Sunday, 16 July 2017

1,001 Films: "The Jerk" (1979)

Remember when Steve Martin movies were properly funny, rather than withering tests of endurance; when he appeared to be fully engaged with the business of making grown-ups laugh, rather than simply trying to steal off with nine-year-olds' pocket money in order to fund his private art collection? The comedian's later movies would take the American dream several times more seriously than anyone but the least discerning of pre-teens could tolerate. The Jerk, on the other hand, holds up as Candide rewritten by the staff of MAD magazine, charting the rise and fall (and rise again) of Navin Johnson, "born a poor black child" after his actual parents abandon him on the front porch of a Mississippi shack. The quintessential American naif, Johnson becomes a millionaire after he invents a device that makes it easier to remove one's spectacles, but is destined to be brought low by his own director - this being Carl Reiner, cast in the once-in-a-lifetime role of "Carl Reiner The Celebrity".

Despite trace evidence of a tattiness that suggests a film rushed into production to exploit the popularity of its hot-potato star, it's less sketchy than you might remember, operating chiefly on the same zingy, how-did-we-get-here? logic that subsequently underpinned many of the best Simpsons episodes. A typically inspired stretch starts with Navin's delight at being included in the phone book ("I'm somebody!"), builds with the arrival of mad sniper M. Emmet Walsh, and concludes with Navin being pursued by the latter into a fairground where he will be deflowered by a trick motorcyclist. Throughout, Martin tempers his wild-and-crazy-guy stage persona - which could well have grown wearisome over the longer haul - with an optimism and sweetness (strumming a banjo along a beach to woo cosmetologist Bernadette Peters) which seems doubly touching in the face of a world perpetually indifferent to the fortunes of a Navin Johnson. Forrest Gump would later play similar material straight, without much in the way of satire or absurdity; The Jerk manages all that, plus elements of tragedy and social comment, and as fondly remembered Seventies studio comedies go, it's far sharper in the points it raises about race and privilege in America than the altogether scattershot Blazing Saddles. The bonus is that it's frequently hilarious: "Hey mister, don't call that dog Lifesaver. Call him... Shithead."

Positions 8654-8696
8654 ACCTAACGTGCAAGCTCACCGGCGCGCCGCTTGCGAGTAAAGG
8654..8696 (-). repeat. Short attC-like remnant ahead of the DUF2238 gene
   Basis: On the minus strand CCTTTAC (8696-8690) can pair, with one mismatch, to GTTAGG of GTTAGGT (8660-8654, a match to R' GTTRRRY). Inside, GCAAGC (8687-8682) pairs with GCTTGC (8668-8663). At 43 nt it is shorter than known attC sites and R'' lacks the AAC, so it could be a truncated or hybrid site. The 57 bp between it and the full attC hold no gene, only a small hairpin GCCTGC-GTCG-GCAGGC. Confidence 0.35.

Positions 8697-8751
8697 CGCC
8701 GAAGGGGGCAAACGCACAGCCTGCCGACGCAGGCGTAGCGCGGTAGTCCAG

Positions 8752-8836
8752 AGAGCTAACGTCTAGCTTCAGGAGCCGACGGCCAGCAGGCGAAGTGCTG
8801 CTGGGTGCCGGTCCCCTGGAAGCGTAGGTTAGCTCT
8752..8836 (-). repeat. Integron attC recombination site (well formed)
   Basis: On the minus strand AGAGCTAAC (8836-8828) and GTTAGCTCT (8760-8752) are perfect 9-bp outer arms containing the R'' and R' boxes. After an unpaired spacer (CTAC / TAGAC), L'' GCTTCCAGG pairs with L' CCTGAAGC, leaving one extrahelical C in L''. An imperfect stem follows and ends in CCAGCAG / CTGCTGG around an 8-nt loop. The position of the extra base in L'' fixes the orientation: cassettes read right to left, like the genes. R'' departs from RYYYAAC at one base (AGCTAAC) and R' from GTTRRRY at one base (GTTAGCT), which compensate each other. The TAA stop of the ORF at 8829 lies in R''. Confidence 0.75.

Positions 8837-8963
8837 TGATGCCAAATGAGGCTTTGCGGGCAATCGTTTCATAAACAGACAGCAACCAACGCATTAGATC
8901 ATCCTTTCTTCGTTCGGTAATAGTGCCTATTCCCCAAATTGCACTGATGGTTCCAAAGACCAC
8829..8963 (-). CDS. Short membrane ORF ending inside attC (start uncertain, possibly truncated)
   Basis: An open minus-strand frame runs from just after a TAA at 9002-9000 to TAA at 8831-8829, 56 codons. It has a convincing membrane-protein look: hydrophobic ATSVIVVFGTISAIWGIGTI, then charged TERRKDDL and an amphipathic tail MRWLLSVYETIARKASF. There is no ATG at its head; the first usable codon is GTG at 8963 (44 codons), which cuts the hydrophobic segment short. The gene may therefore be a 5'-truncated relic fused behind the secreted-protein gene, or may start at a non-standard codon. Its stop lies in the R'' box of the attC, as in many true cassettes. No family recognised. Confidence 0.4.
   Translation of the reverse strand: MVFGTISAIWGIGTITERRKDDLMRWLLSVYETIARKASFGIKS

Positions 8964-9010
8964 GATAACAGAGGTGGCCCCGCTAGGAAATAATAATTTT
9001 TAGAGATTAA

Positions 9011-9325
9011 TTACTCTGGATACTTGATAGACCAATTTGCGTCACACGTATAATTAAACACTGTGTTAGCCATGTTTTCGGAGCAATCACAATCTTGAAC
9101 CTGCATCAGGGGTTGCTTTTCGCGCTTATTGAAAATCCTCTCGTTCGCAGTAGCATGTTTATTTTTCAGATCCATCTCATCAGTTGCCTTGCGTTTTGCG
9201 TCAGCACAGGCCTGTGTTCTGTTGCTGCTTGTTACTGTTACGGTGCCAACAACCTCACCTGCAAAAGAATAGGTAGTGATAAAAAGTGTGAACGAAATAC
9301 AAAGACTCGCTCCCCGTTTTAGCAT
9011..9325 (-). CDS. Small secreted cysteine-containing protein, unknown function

The Jerk is available on DVD through Universal Pictures.

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